How to remove calcium buildup on faucets using household items

How to remove calcium buildup on faucets using household items

Calcium buildup, often called limescale, comes from water that carries dissolved calcium salts (calcium carbonate or calcium bicarbonate). Water high in calcium and other minerals is called hard water. If your water is hard, you’ll notice a lot of white buildup or scale around your faucets and drains, as well as in your appliances that use water. If your water contains a lot of iron as well, the buildup may take on a rusty or yellow hue and could stain your sink. To remove the calcium buildup / limescale from your faucet, gather these few household items:

  • Paper towels or strips of soft rags
  • Rubber bands
  • Sandwich-sized plastic bags
  • Sponge or textured cloth
  • Optional: magic eraser; store-bought cleaner for calcium, lime, and rust*
  • White vinegar

*White vinegar is usually sufficient to remove the calcium buildup, but if you plan to use store-bought cleaners with these instructions, be sure to wear rubber gloves and avoid breathing the fumes as you clean.

How to Clean Calcium Buildup

After you’ve gathered your supplies, clean the exterior of the faucet: Soak several paper towels or strips of rags in the white vinegar. Wrap them around all the problem areas of the faucet and secure them with rubber bands. Let them sit for at least an hour. Next, wipe the faucet clean with a wet sponge or cloth. You may use a magic eraser at this time if the sponge or clothisn’t cleaning sufficiently. Finally, dry the faucet completely.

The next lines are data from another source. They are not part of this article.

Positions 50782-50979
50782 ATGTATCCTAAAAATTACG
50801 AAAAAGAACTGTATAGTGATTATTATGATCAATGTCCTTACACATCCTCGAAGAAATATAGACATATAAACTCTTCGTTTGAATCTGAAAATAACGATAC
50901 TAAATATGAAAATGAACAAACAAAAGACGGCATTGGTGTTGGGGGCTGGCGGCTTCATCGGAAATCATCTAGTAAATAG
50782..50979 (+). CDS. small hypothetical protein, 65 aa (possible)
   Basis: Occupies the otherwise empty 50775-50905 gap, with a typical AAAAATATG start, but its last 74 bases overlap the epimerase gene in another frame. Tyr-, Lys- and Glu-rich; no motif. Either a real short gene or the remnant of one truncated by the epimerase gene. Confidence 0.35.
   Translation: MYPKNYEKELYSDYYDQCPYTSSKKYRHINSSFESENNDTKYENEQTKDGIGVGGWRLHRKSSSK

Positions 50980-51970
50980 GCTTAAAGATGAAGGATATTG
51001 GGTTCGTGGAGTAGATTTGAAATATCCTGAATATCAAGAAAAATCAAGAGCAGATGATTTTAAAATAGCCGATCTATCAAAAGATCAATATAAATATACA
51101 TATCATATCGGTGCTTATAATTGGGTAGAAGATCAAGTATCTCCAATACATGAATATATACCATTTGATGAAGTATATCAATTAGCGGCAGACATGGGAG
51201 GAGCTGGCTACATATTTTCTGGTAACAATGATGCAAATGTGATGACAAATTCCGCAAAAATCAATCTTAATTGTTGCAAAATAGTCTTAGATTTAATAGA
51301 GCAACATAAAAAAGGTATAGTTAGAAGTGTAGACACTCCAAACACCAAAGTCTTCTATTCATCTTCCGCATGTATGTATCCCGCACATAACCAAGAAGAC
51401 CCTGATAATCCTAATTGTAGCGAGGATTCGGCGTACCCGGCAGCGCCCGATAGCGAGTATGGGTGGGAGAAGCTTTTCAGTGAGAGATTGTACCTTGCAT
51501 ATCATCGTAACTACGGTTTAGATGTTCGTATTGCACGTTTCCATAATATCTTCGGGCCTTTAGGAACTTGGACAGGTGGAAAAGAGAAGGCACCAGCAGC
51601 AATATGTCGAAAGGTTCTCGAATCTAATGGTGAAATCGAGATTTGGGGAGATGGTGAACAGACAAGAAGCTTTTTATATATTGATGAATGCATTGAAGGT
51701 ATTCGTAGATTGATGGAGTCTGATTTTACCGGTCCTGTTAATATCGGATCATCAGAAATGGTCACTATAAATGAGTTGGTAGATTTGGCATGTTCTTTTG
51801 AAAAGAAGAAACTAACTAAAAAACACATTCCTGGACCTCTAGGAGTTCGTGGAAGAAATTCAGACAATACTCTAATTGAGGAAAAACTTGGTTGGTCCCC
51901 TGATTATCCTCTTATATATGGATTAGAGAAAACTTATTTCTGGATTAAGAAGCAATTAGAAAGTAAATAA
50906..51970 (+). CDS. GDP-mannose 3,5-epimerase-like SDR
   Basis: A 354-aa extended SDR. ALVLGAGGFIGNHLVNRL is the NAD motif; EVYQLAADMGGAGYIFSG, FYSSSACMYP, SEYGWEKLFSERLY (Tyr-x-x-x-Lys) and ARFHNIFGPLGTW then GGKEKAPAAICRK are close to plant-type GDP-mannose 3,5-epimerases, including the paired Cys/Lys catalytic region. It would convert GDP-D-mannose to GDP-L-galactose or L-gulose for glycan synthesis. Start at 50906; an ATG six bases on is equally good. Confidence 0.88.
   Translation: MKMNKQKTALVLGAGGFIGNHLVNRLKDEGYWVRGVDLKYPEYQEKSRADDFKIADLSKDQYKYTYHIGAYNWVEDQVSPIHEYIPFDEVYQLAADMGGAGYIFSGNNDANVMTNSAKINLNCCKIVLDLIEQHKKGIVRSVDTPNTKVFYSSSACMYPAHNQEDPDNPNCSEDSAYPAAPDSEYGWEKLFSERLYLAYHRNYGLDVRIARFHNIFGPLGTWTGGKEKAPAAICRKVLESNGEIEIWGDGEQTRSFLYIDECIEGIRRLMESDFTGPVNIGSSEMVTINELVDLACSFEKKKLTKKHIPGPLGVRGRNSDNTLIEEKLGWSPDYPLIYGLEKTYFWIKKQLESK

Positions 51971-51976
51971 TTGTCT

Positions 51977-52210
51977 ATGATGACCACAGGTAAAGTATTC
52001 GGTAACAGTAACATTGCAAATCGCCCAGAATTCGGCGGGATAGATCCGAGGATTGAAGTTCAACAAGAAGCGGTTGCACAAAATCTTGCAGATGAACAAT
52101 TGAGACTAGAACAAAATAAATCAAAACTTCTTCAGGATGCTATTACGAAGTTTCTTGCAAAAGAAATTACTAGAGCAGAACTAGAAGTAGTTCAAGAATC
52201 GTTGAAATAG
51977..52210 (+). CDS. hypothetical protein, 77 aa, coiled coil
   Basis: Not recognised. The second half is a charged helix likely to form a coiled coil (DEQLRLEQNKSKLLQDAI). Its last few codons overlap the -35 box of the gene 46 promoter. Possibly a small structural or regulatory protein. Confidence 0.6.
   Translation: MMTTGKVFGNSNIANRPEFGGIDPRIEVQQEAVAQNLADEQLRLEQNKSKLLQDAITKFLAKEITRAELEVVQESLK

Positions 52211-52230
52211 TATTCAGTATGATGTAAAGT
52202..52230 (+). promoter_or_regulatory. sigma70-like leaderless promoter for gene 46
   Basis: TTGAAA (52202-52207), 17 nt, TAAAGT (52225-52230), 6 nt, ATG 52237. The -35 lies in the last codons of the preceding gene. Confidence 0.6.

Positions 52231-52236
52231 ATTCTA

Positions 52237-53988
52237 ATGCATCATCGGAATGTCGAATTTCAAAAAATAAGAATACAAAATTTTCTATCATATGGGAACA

Calcium buildup also affects the ends of faucets or shower heads and the aerators inside. You may even notice that the buildup is partially clogging the faucet and causing the water to trickle unevenly rather than flow. To clean the end of your faucet and hopefully reach the grimy aerator, fill a sandwich bag with vinegar, and secure it onto the end of the faucet with a rubber band. The faucet tip should be fully submerged so that the vinegar goes inside the faucet as far as possible. Leave the bag there for an hour or two, and then wipe the faucet with a sponge, cloth, or magic eraser. Let the faucet dry before you run the water again. If you still have water flow issues after you’ve soaked the end of the faucet, you might need to disassemble the faucet and soak the aerator (and any other scale-caked elements) in vinegar before scrubbing it clean.

Prevent Calcium Buildup on Faucets – and in Pipes!

Calcium buildup can also clog pipes, affect water pressure, and eventually require pipe replacement. The best way to prevent calcium buildup and maximize the life of your plumbing system is to have a water softener installed.

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